The first few things that come to mind when you think of Bangkok are the food, the shopping and the night life. But trust me, there’s plenty of sightseeing to be done as well.
Almost 95% of the population of Thailand practices the religion of Buddhism. It’s really no surprise then that the country is full of Temples, known as Wats. All popular cities / destinations in Thailand will without a doubt have a few Temple visits recommended as integral parts of any traveler’s itinerary. According to Wikipedia, there are more than 30,000 Buddhist Temples in Thailand currently in use; 400-500 of these are in Bangkok alone. Open a Bangkok city map, and it’ll be full of small golden triangles indicating the many Wats scattered all over the city.
Even though we were only in Bangkok for two days during our week-long holiday, I was keen to try and visit as many Temples as possible; they are an integral part of the city’s cultural and spiritual fabric, its very essence, to an extent, and I didn’t intend to miss out on experiencing them.
What I intended to do:
Begin the day early. Opening times for most attractions in Thailand are 08:00 am so our plan was to set out early. We wanted to reach the Grand Palace by about 09:00 am, so that we could explore the Palace Grounds, visit the Temple of the Emerald Buddha, then walk over to the Temple of the Reclining Buddha, and finally visit the Temple of Dawn; all in the first half of the day. Post a late lunch we then planned to head towards Wat Saket or the Golden Mount; known for offering great views over Bangkok.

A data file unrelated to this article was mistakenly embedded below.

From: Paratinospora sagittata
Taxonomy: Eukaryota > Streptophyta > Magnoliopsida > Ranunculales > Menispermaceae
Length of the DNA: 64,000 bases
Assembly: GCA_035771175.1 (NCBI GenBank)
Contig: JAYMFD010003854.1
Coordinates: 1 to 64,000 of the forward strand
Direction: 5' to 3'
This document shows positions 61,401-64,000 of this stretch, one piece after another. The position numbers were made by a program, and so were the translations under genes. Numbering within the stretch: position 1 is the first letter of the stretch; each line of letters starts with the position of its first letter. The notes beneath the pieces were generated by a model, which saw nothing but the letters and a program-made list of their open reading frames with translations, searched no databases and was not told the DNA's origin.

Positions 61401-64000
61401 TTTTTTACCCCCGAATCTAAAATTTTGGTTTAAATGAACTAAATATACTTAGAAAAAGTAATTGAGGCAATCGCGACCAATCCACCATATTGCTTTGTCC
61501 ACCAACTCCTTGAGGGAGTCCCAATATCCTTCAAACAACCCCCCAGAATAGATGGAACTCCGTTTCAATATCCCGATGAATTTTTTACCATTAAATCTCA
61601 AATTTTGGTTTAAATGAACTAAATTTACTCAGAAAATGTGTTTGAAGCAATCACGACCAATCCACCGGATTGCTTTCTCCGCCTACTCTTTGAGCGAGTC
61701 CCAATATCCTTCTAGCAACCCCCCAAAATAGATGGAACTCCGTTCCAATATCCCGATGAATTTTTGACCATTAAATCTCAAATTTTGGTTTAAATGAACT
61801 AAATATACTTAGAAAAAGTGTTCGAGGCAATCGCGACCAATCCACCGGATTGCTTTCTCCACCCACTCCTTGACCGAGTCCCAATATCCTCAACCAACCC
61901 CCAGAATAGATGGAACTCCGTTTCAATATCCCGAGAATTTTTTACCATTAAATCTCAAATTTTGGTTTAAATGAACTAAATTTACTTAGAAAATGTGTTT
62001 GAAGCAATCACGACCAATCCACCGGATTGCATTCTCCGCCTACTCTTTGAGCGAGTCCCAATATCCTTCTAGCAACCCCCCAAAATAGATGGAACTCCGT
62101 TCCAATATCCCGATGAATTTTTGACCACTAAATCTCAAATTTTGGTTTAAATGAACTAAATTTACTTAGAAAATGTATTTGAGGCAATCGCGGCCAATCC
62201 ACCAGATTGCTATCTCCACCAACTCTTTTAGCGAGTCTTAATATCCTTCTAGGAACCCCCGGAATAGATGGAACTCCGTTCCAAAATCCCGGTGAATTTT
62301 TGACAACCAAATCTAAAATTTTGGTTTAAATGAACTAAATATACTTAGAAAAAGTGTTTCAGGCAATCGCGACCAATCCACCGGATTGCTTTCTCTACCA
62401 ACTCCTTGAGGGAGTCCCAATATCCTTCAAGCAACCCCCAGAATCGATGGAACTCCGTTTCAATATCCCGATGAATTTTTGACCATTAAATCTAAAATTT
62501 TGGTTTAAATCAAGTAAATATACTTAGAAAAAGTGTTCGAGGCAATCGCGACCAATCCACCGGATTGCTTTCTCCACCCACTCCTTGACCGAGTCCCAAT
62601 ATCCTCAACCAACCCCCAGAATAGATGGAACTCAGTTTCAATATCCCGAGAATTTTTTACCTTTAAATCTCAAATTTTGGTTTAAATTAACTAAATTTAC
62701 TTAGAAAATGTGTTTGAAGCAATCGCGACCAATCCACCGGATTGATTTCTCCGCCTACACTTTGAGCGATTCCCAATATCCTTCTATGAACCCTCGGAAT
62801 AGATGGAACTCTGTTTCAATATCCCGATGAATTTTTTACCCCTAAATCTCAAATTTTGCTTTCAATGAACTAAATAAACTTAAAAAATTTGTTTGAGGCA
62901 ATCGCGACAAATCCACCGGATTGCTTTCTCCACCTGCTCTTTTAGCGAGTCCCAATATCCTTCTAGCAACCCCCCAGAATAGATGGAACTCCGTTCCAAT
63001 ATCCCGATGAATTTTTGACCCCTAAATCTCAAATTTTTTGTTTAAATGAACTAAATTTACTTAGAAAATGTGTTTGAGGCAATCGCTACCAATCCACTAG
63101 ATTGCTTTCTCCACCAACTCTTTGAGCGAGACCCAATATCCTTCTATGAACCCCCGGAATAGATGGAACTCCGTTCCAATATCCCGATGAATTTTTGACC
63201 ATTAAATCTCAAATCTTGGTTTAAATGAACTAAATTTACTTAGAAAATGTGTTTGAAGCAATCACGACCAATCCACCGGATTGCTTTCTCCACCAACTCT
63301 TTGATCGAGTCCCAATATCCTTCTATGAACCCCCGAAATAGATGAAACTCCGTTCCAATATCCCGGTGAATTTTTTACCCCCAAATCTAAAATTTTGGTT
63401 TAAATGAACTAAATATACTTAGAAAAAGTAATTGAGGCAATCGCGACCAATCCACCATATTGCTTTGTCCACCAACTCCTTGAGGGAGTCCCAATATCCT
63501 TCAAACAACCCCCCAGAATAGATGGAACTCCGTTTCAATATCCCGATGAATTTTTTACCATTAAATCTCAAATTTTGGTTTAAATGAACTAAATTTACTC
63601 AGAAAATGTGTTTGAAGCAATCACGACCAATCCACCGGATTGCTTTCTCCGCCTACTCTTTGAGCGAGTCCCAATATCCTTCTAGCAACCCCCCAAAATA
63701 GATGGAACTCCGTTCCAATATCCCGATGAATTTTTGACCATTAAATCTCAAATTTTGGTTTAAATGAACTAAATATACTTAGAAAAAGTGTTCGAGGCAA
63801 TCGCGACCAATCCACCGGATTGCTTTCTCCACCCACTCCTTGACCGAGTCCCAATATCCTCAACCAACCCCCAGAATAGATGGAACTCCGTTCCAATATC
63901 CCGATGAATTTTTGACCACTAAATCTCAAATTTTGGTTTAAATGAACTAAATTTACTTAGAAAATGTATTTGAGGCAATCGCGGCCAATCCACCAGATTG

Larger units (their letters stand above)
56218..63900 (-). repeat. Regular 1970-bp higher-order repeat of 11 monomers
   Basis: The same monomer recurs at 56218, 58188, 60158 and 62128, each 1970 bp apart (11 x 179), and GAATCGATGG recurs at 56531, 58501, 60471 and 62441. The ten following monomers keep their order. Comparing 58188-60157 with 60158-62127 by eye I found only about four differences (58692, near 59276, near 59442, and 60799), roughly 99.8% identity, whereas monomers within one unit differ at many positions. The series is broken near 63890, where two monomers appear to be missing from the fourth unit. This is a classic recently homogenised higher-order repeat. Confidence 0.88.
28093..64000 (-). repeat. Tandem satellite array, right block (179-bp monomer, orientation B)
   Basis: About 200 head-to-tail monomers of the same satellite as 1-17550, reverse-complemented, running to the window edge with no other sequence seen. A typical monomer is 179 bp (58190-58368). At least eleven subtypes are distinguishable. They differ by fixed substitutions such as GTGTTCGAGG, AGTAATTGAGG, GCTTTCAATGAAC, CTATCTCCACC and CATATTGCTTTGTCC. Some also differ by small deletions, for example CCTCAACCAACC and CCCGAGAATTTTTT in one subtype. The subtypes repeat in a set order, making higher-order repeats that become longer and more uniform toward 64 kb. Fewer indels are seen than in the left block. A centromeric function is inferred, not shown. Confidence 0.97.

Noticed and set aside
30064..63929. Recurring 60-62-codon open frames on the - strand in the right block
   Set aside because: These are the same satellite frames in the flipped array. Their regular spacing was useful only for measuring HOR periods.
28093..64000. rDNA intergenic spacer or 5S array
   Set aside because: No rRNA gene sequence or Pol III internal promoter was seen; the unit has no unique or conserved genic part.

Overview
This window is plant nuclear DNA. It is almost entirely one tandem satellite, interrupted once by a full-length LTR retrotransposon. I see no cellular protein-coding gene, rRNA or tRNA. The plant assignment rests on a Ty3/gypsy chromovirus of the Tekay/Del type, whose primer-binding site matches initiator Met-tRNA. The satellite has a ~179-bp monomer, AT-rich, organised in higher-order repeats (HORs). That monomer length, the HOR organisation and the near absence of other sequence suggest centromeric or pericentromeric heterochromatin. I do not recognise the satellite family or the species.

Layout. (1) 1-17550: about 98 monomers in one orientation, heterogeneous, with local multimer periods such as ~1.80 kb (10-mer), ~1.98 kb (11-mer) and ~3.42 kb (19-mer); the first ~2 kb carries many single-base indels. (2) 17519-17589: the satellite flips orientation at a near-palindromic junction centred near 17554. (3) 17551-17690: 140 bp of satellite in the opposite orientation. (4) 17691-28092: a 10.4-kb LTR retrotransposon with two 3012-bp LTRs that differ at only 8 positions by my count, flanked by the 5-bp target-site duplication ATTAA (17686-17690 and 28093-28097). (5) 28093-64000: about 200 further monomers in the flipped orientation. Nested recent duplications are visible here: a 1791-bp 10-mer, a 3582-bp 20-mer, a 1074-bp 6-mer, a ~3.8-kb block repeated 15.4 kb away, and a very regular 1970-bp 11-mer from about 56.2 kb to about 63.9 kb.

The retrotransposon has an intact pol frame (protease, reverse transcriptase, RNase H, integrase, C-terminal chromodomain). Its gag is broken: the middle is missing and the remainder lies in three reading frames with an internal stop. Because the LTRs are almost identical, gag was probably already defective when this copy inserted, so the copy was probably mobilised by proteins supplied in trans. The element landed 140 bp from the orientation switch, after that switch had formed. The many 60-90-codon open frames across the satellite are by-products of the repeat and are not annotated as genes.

What actually happened:
We were able to set out only by around 10:00 am. Not only was the previous night our first night in Bangkok but it was also a Saturday night. Well, lets just say alcohol was involved, so waking up at the crack of dawn was a bit out of the question. As a result, we were able to explore only the Grand Palace before lunch; with the others on the itinerary pushed to after. We never made it to Wat Saket at all.
From our hotel in Sukhumvit, we first took the BTS Skytrain from the Asok Station to the Saphan Taksin Station, which is where the Sathorn pier is. We then boarded the Chao Praya Boat for a one-way transfer to the Tha Tien Pier, the Grand Palace as well as Wat Po are a short walk away.
At the heart of Bangkok is the Chao Phraya River, flowing 372 kilometres from the central plains of Thailand through Bangkok before finally emptying into the Gulf of Thailand. It’s a bit of a lifeline for the city, something which becomes evident almost at first glance. The river is full of Boats! Locals use the commuter ferries to make their way around the city and avoid the infamous Bangkok traffic, visitors use the Tourist Boats in order to get to some of the most popular attractions, some charter long-tail boats to cruise the river, barges of all sizes carry cargo up and down as well.
Spending even just 30 minutes on the river is a great way to take in Bangkok’s sights and sounds.
Our first stop was The Grand Palace, Bangkok’s massive and most visited Temple Complex, a visual onslaught of colour, a kaleidoscope of intricate patterns and glittering spires.
The Palace Complex is huge; within it are many halls and buildings including government offices, the colourful and intricate Thai-style Pavilions:
contrasting with the more European Facade of the Chakri Maha Prasath Buildings, where the Central Throne Hall is.
Also located within The Grand Palace Complex is the Wat Phra Kaew, or the Temple of the Emerald Buddha. One of the country’s most revered Buddha statues, apparently carved out of a single block of jade, is enshrined here. So revered is the Statue of the Emerald Buddha, that no one except the Thai King is permitted to touch the statue. Dressed in seasonal costume like many other Buddha statues in Thailand, the Emerald Buddha changes costumes thrice a year every time the season changes, in an elaborate ceremony performed by the Thai King himself. Photography is not permitted inside the Temple.